Michael Floyd, WR, Arizona Cardinals: Offseason reports have been extremely favorable, which is not surprising considering he had a successful career at Notre Dame and an up-and-down sophomore season in Arizona in which he still amassed more than 1,000 receiving yards and averaged 16 yards per reception. Floyd has benefited quite a bit on and off the field from the tutoring of Larry Fitzgerald. But I think the best is yet to come. Physically, everything is there for Floyd, and Arizona's offense could be poised for a breakout overall. Adding Jared Veldheer and Jonathan Cooper to the offensive line and upgrading at tight end should pay off for the Cardinals in both the run and pass game. Carson Palmer isn't Peyton Manning or Aaron Rodgers, but he is a more-than-serviceable starting NFL quarterback who is capable of getting Floyd the ball plenty at all levels of the field, often one-on-one as Fitzgerald still warrants a great deal of attention from every coverage scheme Arizona faces. A top-5 finish might be tough considering how many outstanding wide receivers there are, but I believe Floyd will far exceed his ADP in 2014. --Matt Williamson
Jeremy Maclin, WR, Philadelphia Eagles: Maclin is fully healthy, and his versatility makes him a perfect fit for the Eagles' complicated offense. Maclin averaged 68.4 receiving yards per game with quarterback Nick Foles in 2012, compared to 57.2 YPG from other quarterbacks, and that was before the creative Chip Kelly took over. --Brian Gramling
Cordarrelle Patterson, WR, Minnesota Vikings: It seems like in recent seasons, second-year (not third-year) wideouts are the ones primed for a breakout campaign. Take a look at Josh Gordon and Alshon Jeffery, for instance. Patterson might be the next second-year player to take a huge leap. He's definitely a speed burner, and new offensive coordinator Norv Turner will know how to use him. Plus, Patterson could be in a great situation if Teddy Bridgewater takes the helm at quarterback, as he's probably a better option than the Vikings' signal-callers last season. --James Quintong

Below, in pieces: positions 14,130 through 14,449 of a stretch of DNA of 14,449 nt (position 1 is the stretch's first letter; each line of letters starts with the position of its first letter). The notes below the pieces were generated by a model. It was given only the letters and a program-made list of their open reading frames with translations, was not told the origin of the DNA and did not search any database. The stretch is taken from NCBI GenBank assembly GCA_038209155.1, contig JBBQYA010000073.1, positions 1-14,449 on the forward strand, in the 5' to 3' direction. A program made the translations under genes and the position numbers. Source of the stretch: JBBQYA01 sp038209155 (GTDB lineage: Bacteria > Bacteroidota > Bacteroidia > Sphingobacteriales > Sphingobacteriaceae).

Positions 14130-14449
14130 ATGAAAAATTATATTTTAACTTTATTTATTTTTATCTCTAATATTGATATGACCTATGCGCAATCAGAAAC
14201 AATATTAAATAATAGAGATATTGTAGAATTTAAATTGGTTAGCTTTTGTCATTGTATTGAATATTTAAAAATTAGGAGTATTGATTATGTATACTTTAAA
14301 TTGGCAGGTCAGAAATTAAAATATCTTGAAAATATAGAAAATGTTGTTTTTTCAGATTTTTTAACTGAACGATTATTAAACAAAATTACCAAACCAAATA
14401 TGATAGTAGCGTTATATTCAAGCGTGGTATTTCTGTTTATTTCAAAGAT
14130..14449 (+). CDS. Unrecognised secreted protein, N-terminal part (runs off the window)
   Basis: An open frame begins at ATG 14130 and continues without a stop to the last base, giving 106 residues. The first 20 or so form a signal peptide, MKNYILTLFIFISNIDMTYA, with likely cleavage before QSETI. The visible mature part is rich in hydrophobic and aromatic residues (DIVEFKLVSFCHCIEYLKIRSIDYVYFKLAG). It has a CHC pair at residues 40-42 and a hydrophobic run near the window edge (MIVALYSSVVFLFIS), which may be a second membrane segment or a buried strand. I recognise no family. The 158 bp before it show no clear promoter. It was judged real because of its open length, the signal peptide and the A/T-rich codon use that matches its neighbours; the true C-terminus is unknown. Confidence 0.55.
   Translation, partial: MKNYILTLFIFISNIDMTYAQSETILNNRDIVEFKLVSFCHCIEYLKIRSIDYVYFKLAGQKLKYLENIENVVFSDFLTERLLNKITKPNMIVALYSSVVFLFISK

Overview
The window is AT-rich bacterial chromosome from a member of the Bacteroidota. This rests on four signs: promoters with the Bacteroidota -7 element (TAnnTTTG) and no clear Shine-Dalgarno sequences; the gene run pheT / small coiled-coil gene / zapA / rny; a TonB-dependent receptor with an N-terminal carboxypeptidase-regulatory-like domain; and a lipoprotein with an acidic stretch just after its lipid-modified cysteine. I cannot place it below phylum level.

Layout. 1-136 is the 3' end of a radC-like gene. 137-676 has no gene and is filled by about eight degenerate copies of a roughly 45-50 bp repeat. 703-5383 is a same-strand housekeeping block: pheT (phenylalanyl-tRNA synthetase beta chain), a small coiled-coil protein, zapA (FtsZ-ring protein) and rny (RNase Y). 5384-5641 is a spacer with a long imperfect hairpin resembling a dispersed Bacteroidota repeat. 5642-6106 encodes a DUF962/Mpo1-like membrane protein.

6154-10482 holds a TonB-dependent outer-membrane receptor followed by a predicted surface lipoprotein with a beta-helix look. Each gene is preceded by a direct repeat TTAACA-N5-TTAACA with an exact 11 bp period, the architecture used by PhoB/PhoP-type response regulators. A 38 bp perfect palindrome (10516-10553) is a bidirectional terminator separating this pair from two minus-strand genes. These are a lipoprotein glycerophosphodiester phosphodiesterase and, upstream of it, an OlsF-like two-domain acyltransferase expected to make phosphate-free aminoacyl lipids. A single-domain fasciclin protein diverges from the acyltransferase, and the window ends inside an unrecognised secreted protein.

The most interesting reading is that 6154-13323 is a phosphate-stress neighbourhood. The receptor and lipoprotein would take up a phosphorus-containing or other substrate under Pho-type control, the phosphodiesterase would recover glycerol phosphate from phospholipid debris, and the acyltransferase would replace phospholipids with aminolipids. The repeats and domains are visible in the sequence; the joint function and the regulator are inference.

Trent Richardson, RB, Indianapolis Colts: Richardson was hardly the first player to struggle mightily for his new team following a midseason trade; the list is expansive and illustrates the difficulty of picking up a new offense, regardless of the similarities to the old one. He has now had a winter (and spring) to learn the playbook, and he's on a team lacking in viable alternatives. Opportunities abound for Richardson, whom I cautioned at the time of his trade might not fully adapt to life in Indianapolis until 2014. Um, now it's 2014. --Tristan H. Cockcroft
Roddy White, WR, Atlanta Falcons: The easiest way to plummet down draft boards is to play through an injury that limits your production (like White's 2013 high ankle sprain). When White regained his health at the end of last season, he returned to his traditional studly ways. Don't think twice about stealing White on draft day. --Ken Daube
Roddy White, WR, Atlanta Falcons: Is it possible for a former superstar wideout to be considered a breakout? Well, coming off a season in which he failed to reach 1,000 yards for the first time since 2006, we'd make the case that the answer is yes. White is healthy and in a contract year, while the Falcons have retooled their offense this offseason. Watch out. --Field Yates